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Burr Hole Endoscope-Assisted Evacuation of Cerebellar Hematomas (ICH)

Boris Enikov, Irini Karatsoli, Veronika Markova, Bogomil Iliev, Yavor Enchev


Introduction: Cerebellar hematomas frequently represent surgical emergency due to the limited space of the posterior cranial fossa. They could cause cerebellar edema and dislocation, obstruction of the aqueduct of Sylvius, obstruction or penetration of the fourth ventricle, compression of the brain stem and in the most severe cases - cerebellar tonsillar herniation. In patients with cerebellar hematomas, neurosurgical treatment could be performed by different methods. The minimally invasive burr hole craniotomy with endoscope-assisted evacuation of the life-threatening cerebellar hematomas represents a viable technique of surgical treatment.

Materials and Methods: For a period of 5 years, 14 burr hole endoscope-assisted evacuations of cerebellar hematomas were accomplished. Patient selection was based on defined criteria derived from a profound analysis of the pertinent literature. The patients were followed-up clinically and radiologically as morbidity, mortality, and rebleeding rates were specified. Glasgow Outcome Scale (GOS) was studied three months after the procedure.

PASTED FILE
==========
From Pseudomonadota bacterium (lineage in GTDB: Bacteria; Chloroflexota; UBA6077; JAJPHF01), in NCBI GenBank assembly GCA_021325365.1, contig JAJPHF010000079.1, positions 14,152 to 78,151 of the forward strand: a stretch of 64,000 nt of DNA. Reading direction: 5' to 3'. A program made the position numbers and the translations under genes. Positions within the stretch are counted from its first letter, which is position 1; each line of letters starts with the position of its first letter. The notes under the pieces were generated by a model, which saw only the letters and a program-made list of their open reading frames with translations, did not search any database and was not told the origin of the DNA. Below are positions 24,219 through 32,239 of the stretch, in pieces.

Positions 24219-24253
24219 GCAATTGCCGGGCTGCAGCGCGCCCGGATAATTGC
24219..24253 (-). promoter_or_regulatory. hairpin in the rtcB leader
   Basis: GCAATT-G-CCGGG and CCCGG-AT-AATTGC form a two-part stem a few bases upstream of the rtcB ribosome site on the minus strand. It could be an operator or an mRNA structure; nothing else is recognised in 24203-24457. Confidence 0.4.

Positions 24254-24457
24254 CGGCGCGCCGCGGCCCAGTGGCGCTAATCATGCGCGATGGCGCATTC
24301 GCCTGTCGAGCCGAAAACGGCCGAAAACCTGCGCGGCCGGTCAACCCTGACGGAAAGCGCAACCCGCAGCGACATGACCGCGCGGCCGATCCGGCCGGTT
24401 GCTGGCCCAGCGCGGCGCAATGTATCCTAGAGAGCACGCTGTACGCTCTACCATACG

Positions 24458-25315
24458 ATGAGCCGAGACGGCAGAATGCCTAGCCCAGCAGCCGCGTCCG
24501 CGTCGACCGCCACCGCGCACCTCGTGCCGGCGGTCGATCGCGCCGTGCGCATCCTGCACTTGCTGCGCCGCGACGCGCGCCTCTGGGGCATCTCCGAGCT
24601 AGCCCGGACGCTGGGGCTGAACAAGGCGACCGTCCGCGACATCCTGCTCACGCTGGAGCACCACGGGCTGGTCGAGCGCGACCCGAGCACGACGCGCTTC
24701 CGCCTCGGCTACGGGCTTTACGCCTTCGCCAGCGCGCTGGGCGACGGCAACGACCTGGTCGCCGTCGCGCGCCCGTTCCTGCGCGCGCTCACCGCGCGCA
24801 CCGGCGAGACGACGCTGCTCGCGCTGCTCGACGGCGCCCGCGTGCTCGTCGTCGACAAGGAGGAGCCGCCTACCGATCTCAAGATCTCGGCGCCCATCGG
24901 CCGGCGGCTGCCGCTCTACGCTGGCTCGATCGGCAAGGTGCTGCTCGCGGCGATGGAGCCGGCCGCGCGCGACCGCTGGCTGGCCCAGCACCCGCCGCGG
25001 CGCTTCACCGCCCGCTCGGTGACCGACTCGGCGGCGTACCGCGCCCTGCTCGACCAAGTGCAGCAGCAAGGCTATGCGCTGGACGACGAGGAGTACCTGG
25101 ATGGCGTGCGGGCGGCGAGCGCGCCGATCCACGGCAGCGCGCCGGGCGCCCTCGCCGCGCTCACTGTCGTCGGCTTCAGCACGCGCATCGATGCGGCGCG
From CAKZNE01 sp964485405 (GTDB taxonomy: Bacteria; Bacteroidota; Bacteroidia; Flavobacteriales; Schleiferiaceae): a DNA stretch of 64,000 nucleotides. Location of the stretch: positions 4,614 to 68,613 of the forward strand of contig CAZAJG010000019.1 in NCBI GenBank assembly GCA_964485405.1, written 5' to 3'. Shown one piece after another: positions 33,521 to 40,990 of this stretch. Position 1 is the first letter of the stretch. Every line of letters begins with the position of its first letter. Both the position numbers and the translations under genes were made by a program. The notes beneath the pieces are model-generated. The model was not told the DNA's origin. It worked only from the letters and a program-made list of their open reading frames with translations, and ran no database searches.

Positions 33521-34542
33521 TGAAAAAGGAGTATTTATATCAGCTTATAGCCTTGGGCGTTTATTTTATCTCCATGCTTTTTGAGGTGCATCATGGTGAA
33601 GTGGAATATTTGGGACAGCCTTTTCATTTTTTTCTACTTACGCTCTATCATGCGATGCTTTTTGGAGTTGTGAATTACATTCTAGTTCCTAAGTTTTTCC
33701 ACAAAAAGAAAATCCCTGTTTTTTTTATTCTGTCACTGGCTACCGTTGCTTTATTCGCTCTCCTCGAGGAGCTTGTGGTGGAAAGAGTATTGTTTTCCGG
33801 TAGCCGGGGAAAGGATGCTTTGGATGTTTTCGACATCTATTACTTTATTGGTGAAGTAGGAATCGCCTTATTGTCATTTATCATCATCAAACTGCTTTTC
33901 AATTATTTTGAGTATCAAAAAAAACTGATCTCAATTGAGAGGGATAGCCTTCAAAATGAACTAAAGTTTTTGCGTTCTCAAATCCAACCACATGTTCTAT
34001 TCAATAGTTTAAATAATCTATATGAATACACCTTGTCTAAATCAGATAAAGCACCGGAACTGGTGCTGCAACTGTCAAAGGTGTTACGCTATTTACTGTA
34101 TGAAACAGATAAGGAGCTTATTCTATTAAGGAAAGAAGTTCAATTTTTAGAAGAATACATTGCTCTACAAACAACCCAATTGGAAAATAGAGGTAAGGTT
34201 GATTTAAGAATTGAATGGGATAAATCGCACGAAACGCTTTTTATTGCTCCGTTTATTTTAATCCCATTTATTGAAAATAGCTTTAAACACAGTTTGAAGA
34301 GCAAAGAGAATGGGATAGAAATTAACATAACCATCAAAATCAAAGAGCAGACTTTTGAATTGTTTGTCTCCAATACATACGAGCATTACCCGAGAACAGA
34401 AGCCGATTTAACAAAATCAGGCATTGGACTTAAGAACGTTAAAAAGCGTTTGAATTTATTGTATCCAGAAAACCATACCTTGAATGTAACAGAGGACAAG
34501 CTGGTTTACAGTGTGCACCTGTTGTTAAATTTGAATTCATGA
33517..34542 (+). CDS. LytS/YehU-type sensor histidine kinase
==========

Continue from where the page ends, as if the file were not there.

Results: Transparent trocars were used for endoscope-assisted evacuation of cerebellar hematomas with penetration into the ventricular system in 5 patients and in 9 without penetration. The timing of the procedures was within 24 hours after the clinical manifestation. The mean operative time was 65 minutes. The mortality rate was 28.5 % (4 cases). The morbidity associated with hydrocephalus was 14.28% (2 cases)- VPA shunts were placed 1 month after surgery. Percentage of repeat bleeding was 21.4% (3 cases). GOS average result was 4 at 3-month follow-up.

Conclusion: The data suggest that the minimally invasive endoscope-assisted evacuation is an effective and reliable treatment option for cerebellar hematomas.


cerebellar hematoma, burr hole craniotomy, endoscope-assisted evacuation



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